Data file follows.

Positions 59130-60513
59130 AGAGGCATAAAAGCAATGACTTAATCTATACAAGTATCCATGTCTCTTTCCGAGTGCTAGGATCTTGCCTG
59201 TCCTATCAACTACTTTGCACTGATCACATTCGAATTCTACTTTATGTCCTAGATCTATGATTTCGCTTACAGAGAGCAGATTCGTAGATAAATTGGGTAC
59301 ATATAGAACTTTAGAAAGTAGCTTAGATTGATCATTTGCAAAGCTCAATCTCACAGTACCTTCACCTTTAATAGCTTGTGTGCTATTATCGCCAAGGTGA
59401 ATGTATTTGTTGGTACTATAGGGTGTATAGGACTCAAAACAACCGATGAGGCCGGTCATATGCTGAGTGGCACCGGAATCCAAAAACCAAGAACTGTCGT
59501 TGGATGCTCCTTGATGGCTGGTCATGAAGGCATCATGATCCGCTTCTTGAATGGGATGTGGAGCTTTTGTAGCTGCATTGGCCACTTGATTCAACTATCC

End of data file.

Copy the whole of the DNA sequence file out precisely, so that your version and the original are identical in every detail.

Positions 59130-60513
59130 AGAGGCATAAAAGCAATGACTTAATCTATACAAGTATCCATGTCTCTTTCCGAGTGCTAGGATCTTGCCTG
59201 TCCTATCAACTACTTTGCACTGATCACATTCGAATTCTACTTTATGTCCTAGATCTATGATTTCGCTTACAGAGAGCAGATTCGTAGATAAATTGGGTAC
59301 ATATAGAACTTTAGAAAGTAGCTTAGATTGATCATTTGCAAAGCTCAATCTCACAGTACCTTCACCTTTAATAGCTTGTGTGCTATTATCGCCAAGGTGA
59401 ATGTATTTGTTGGTACTATAGGGTGTATAGGACTCAAAACAACCGATGAGGCCGGTCATATGCTGAGTGGCACCGGAATCCAAAAACCAAGAACTGTCGT
59501 TGGATGCTCCTTGATGGCTGGTCATGAAGGCATCATGATCCGCTTCTTGAATGGGATGTGGAGCTTTTGTAGCTGCATTGGCCACTTGATTCAACTATCC